Wednesday, December 8, 2010
Espelette, the Devil, and the Details
Appellation d’origine contrôlée), espelette is an A.O.C. pepper. That means that the pepper can only be grown in ten authorized villages in the valley near Espelette (Ainhoa, Cambo-les-Bains, Espelette, Halsou, Jatxou, itxassou, Larressore, Pée Saint-sur-Nivelle, and Souraïde Ustaritz), hence the $10 per ounce price. It is used extensively in Basque cuisine, pipérade being the most famous dish. It is a shi-shi item. Is it worth it? That depends on your priorities, but you should certainly purchase it once and decide for yourself. If you are the type that buys the good anchovies, then yes, this is for you.
Espelette is not a hot pepper, though the heat can vary depending on all the normal climatic/soil/sun things. One container I used was quite hot, though generally they have only about one-third the heat of a jalapeno. The magic of the espelette is in its depth and range of flavors. For me it is sort of a cross between the fruitiness and tang of sumac and the much cheaper aleppo pepper. Aleppo (which is highly recommended as well for different reasons) has less fruit but more earthy-spice (like cumin, coriander, etc.) and can be found in most Middle-Eastern stores - will write on this one later. Espelette is quite pungent with a strong red fruity quality and also a floral tone. Its most famous attribute is an element of natural smokiness having nothing to do with smoking, unlike smoked Spanish paprika. Espelette therefore is a more delicate pepper. Though it can be used in robust dishes, like piperade, it will show its natural attributes best on a clean canvas. It performs very well with seafood (duh), utilized with clean and light flavors with a touch of natural sweetness and the umami character really brings the piquant and slightly tart flavors forward. It works well with citrus. Keeping it simple is key. Another way I have used it was in a simple fingerling potato salad that was only sliced fingerlings (gently simmer skin-on just until cooked, then slice hot and toss with ingredients while warm so that they absorb the ingredients and the starch creates a gentle binding creaminess), grey sea salt, lemon Agrumato oil and espelette. Add protein and some greenery, and you will look very, very sophisticated, if a little heavy.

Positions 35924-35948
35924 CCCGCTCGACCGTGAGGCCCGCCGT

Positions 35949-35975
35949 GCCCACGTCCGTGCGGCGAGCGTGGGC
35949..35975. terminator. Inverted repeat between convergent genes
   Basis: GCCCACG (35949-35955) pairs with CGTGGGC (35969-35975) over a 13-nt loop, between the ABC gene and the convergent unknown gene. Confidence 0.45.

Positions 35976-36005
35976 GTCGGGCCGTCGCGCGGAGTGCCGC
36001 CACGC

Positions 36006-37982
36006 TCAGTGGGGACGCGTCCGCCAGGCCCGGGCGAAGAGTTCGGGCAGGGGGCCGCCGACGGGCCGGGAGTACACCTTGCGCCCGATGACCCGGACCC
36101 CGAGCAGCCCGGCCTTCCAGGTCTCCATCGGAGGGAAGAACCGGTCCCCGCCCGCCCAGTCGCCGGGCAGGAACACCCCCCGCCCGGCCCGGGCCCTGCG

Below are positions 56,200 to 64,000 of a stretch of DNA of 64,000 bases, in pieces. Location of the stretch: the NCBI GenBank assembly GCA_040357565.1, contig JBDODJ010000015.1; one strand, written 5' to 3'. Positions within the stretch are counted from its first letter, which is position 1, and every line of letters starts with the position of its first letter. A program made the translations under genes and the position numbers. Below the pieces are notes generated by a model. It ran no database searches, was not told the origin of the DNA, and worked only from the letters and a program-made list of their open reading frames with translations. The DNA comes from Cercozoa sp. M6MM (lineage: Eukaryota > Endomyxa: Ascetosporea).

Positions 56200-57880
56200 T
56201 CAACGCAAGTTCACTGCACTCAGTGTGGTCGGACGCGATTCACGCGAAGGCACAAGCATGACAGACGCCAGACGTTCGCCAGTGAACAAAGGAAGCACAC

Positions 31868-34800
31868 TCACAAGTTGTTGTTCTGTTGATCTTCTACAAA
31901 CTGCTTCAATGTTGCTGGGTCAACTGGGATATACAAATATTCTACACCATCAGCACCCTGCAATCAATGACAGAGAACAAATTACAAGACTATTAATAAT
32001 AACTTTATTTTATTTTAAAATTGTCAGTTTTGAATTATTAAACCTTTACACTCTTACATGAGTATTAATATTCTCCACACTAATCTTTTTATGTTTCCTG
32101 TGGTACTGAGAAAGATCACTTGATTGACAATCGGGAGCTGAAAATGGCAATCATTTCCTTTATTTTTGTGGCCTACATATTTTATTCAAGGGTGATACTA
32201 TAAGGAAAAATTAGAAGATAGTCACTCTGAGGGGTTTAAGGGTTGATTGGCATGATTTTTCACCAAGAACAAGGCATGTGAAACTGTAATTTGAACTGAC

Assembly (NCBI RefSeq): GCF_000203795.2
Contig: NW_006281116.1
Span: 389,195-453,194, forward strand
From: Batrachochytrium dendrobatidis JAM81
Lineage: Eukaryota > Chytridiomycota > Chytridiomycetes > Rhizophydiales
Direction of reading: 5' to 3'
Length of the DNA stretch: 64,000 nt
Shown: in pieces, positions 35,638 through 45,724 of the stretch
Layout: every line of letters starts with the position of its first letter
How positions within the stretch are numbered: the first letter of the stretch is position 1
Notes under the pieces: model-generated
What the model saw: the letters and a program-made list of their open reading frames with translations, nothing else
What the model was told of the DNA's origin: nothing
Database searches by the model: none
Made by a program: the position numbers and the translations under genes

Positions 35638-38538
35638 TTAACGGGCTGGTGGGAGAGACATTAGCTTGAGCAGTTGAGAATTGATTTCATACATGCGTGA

Wine pairing: Espelette will rarely drive a pairing. After all, it is not like adding a teaspoon of anise to a dish. But, it can add heat and sharpness, and it has that delicate citrus floral thing, so these elements should be accounted for. Let's imagine that the potato preparation above is the dish as a simple appetizer. Txakoli is the regional drink to go to, it is the Basque Vinho Verde basically. Its attributes are low alcohol which handles the heat, very high acid that keeps it clean, and the wonderful freshness that would make your Italian grandmother blush. If you want to go Spanish an Albariño may work, but if you use enough pepper to make it hot, look elsewhere. My recommendation is to grab something that has a bit of smoke characteristic to echo the pepper, and just a touch of residual sugar to smooth the heat. If the potato dish mentioned above is used, I say grab an Alsatian Pinot Blanc (yes, the derided lowly Pinot Blanc) in the $10-$20 range. It has some of the Albarino characteristics wrapped in a totally different paradigmatic package. Pinot Gris can taste like peanut shells (especially in the Willamette Valley) and I just can't roll with it. It should have about five to seven grams of residual sugar per liter to tame a touch of heat, a whiff of smoke (from the auxerrois usually in the blend) and peach that works with the fruit of the pepper, and a medium body that matches the weight of potato and olive oil. Oh yeah, and it is cheap. If you must have Italian, go Catarratto from Sicily. Alto Adige Pinot Blancs are absolutely beautiful but they are dry and more crisp so let your heat level guide you. Add a few leaves of arugula and a couple of prawns, could not be easier. We are all Trader Joes whores.